With participation from United Methodist churches of many states, the “Jeremie Project” has become a national organization developed to coordinate the...
What is the Jeremie Project?
June 25, 2018
Bakery in Jeremie !
March 6, 2018
From February 15 - 22, 2019, Grosse Pointe United Methodist Church is sending a small mission team to work on or witness a number of projects at Bois...
Thinking of going on a mission trip? Here is your chance!
December 5, 2018
April 12, 2018
April 11, 2018 We suffered a casualty yesterday. . .which is my (lame) excuse for not blogging! I apologize to those who stayed up late. . .
. . .anyway, the usually thoughtful Team Leaders (who, along with the “casualty” shall remain unnamed), thought that back-to-back mobile medical/dental clinics are exhausting. . .long, hot, noisy days they are. So, we inserted a day of painting, removal of dirt and rock from a construction project, and general yard clean-up at an orphanage in the seaside village of Roseaux. . .
. . .which turned out to be long, hot and (surprise) noisy! It was 400 degrees with 1200 percent humidity. . .and we painted the whole enchilada. . .six rooms inside, the hallway, the exterior (32 colors), all at the mercy of our Haitian paint foreman, Nisage. He was tough, but Lovely Samedy, the orphanage director had her foot up his backside as well. Paul and Mick did their best Les Miserables imitation on the rock pile, and Sarah and Nancy made a few big piles of debris where previously there were 50!
Anyway, water intake could not match sweat output for one of our members and a second demanding day in a row took its toll. . .sidelining this team member for a bit, and the Team Leaders humbly assume full responsibility.
By the way, the newly painted orphanage looks terrific, and is good hands with Lovely. She is on top of things, knows what she wants to do next at all times, and is fully accountable to partners. . .like us. . .who invest in her facility.
We spent the late afternoon and early evening counting/bagging/labeling individual doses of about 10 or so medications that we anticipated needing more of for our mobile medical/dental clinic taking place today in the village of Testas.
Despite its beautiful seaside setting, right on the beach, Testas is the poorest and most desperate place we have visited. . .and explains why we returned again this year. If Haiti has little money, Testas has none. . .and medical care is out of reach.
We knew there would be many looking for help so we left early and arrived and were ready to rock by 9:00 am. Before the day was over, we saw and treated about 340 Haitians. . .including a ton of infants (honestly, we can’t imagine. . .CANNOT IMAGINE. . .what attempting to raise a child in such conditions requires). In another room, Maria performed around 50 dental extractions. Around the corner, 100 kids had their teeth varnished. . .and in yet another room, 3 large tubs of donated clothing and footwear was distributed to Testas’ villagers.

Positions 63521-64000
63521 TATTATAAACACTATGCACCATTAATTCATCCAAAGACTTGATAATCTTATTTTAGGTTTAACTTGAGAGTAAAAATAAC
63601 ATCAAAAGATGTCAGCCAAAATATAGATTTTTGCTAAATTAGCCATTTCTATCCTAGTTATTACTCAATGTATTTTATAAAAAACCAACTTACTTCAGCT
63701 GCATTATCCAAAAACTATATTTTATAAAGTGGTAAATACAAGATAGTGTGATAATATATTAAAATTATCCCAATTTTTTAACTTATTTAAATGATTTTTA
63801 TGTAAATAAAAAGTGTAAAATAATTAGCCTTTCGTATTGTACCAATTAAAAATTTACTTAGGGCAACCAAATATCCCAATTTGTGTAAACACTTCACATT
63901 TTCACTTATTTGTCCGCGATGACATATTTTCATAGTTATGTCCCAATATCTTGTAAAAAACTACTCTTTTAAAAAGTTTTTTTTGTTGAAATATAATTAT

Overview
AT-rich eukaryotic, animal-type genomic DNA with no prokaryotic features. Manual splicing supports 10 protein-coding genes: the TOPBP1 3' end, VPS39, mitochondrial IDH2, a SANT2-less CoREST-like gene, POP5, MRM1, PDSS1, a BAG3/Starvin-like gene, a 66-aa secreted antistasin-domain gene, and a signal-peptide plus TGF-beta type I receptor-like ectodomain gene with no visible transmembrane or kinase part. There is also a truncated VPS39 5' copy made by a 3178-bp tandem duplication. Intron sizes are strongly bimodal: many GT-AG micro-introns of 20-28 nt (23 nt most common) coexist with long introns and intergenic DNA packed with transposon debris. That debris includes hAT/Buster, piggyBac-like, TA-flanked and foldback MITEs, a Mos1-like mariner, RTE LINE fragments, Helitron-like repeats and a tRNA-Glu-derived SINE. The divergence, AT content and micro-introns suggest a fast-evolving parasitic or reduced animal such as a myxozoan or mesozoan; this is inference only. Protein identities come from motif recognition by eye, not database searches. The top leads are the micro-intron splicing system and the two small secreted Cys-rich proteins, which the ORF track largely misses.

It was a 3rd demanding day in a row, but the team, our Haitian medical/dental team (11 in total), our translators/helpers/village leaders. . .over 30 persons strong today. . .were marvelous in every respect. . .like a bunch of Pro Bowl middle linebackers plugging holes in the line for 8 hours straight! A special shout-out goes to Doctors Marc, Beirny and Rosemond. . .they each saw 110-115 patients. . .in a SINGLE day!
Lest we forget, it was a long day for the villagers of Testas, too. . .expecially mothers (sadly, many quite young. . .including a 14-year old girl holding her 15 month-old sister, the mother of both having passed away 5 months ago. They waiting pretty much patiently on this typically warm and humid day for the chance to see a Doctor, the like of which they rarely if ever have.
Bless their patience and resolve, and bless all of you who support this work we do. We wish there was something more impactful than these words that might more fully convey what we experience but suffice it to say the occasional smiles we get when villagers finally sit in front of a Doctor and a few minutes later receive their medications. . .having waited, some of them, for nearly 7 hours. . .well, you can picture that.
Nancy and John, Jackie and Paul, Sarah and Mick, and Anne